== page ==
What we're saying

Computer lesson at WRVS Hanley Centre

Find out what we're saying  - where we share our thoughts and opinions and make comments on issues facing older people, volunteering and preventative care.

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Highlighting the untapped potential of the charitable sector

Older man with health professionalIn October 2014, the NHS set out its vision to make our health and care system more person-centred, more embedded in our communities, and more effective at promoting health and well-being, rather than merely patching people up when things go wrong. I believe that Royal Voluntary Service, along with other leading health and care charities, has the right tools, approaches and expertise to help make it a reality in a sustainable and affordable way.

With the pressure on resources as a result of the economic climate alongside growing need, charities like us have an important role to play in assisting the NHS and supporting individuals. Provisions like our Home from Hospital services show a link between volunteer support and a decline in costly and distressing unplanned re-admissions but the impact of our work goes much further than that.

The nature of support provided by our volunteers is that they have the time to nurture different relationships with older people than hard pressed care professionals. Genuine friendships between an them and our volunteers can lift an older person out of social isolation, loneliness and despair, encouraging better local connections to keep them healthier and happier in the long term; both vital components in personal health and well-being. Many volunteers tell me that they get just as much out of the interactions as the older person does, spreading the benefits even further.

Being involved in drawing together our knowledge with other key players from the charity sector for the Untapped Potential report has reiterated to me how important it is that we work together to amplify our positive force in the community. 44% of the charity interventions featured in the report were found to both improve health and well-being and do so with limited or no effect on costs. I am certain that with greater collaboration between charities and the development of genuine partnerships between statutory health and social care rather than relationship based on commissioner and commissioned we can grow impact to much greater levels than indicated in the report helping to support the NHS and enriching the lives of older people.

Find out more about charities working with the NHS to achieve outcomes for all.

Find out more about volunteering

Posted by Karl Demian, Director of Strategy & Development at 00:00 Wednesday, 13 April 2016. 0 Comments

Labels: Royal Voluntary Service, NHS, older people, health care

Why I run for Royal Voluntary Service - a runner's story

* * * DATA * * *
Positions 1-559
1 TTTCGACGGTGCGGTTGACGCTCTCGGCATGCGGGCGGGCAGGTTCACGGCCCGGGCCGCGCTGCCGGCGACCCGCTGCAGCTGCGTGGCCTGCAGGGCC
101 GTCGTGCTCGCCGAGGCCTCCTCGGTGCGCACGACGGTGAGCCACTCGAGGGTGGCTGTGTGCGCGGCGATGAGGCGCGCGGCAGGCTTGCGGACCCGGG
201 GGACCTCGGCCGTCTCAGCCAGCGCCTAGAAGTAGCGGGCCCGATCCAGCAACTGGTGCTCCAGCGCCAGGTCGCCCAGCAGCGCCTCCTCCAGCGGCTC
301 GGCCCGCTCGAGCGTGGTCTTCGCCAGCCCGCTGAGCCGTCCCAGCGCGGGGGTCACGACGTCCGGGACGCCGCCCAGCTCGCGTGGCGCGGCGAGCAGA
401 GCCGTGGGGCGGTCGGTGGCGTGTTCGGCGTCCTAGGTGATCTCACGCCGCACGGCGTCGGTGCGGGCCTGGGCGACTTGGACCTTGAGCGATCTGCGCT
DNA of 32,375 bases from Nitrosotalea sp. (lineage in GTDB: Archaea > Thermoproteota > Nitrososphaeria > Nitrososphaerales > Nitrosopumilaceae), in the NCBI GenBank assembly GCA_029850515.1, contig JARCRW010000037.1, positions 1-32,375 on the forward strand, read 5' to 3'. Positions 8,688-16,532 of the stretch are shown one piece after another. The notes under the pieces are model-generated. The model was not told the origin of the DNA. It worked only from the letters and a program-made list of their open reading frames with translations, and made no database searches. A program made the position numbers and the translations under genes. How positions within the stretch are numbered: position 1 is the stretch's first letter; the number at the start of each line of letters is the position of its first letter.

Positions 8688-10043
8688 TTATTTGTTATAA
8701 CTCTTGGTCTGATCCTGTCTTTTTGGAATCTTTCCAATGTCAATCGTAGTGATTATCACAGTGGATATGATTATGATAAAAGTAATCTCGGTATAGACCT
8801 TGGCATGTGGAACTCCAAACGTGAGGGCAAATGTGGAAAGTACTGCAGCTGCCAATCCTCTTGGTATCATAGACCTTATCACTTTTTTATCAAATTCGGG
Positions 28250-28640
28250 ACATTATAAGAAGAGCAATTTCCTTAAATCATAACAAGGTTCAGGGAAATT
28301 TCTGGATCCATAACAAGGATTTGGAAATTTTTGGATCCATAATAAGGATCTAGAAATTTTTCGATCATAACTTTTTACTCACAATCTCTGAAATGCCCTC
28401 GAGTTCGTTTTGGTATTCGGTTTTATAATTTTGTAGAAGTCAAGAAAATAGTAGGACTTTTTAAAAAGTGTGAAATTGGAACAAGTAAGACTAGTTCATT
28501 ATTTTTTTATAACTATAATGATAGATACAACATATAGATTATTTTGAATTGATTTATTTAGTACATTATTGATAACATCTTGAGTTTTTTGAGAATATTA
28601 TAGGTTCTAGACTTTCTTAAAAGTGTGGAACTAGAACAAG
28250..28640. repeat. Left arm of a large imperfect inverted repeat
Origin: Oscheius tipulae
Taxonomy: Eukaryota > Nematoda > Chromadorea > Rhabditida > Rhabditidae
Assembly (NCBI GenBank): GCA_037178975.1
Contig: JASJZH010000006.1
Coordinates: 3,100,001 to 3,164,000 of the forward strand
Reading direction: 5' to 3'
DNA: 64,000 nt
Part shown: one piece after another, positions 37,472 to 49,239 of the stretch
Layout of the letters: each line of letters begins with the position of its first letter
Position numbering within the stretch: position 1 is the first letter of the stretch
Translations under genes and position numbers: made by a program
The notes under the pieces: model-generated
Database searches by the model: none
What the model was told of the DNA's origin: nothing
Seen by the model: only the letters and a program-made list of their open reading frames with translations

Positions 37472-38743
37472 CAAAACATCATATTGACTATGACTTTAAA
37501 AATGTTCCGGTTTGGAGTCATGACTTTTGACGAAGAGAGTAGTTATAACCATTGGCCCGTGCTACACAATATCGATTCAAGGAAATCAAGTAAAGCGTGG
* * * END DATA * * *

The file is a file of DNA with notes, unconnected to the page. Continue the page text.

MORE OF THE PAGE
Jamie VanstoneHave you ever wondered what motivates marathon runners through the months of training and the challenge itself? Meet Jamie Vanstone who is running the Virgin London Marathon to raise money for Royal Voluntary Service and the work that we do with older people across Great Britain.

"A year ago, the thought of running a marathon had never crossed my mind. I, like many, had only watched the London marathon on television, from the comfort of my living room. Then, last year I was hugely inspired by the number of charity runners taking part and the awareness and money that they were all raising for their chosen charities. I really wanted to be a part of that and the more I looked into it, the more inspired I got.

"My first choice charity to run for was Royal Voluntary Service. I previously spent 3 years working for the charity where I saw first-hand what amazing work the charity does for older people within our communities. The huge numbers of volunteers that they have helping older people stay active, independent and able to continue to contribute to society, is inspiring in itself. I have personally volunteered and helped out in the Royal Voluntary Service shops and at events and I know how thankful people are for your assistance.

"The work that Royal Voluntary Service does changes people’s lives on a daily basis, even if it’s just a quick chat to someone who is currently house bound. It’s the small touches like this that makes me hugely proud to be running the marathon, representing them. My goal is not just to complete the marathon, but to raise as much awareness as possible for so that the charity can go from strength to strength in the future."

Show your support and sponsor Jamie via JustGiving. Alternatively, you can donate and make a difference.

Find out more about Jamie and others running the Virgin London Marathon in aid of Royal Voluntary Service.

Posted by Jamie Vanstone at 00:00 Tuesday, 05 April 2016. 0 Comments

Labels: Running, Marathon, Fundraising

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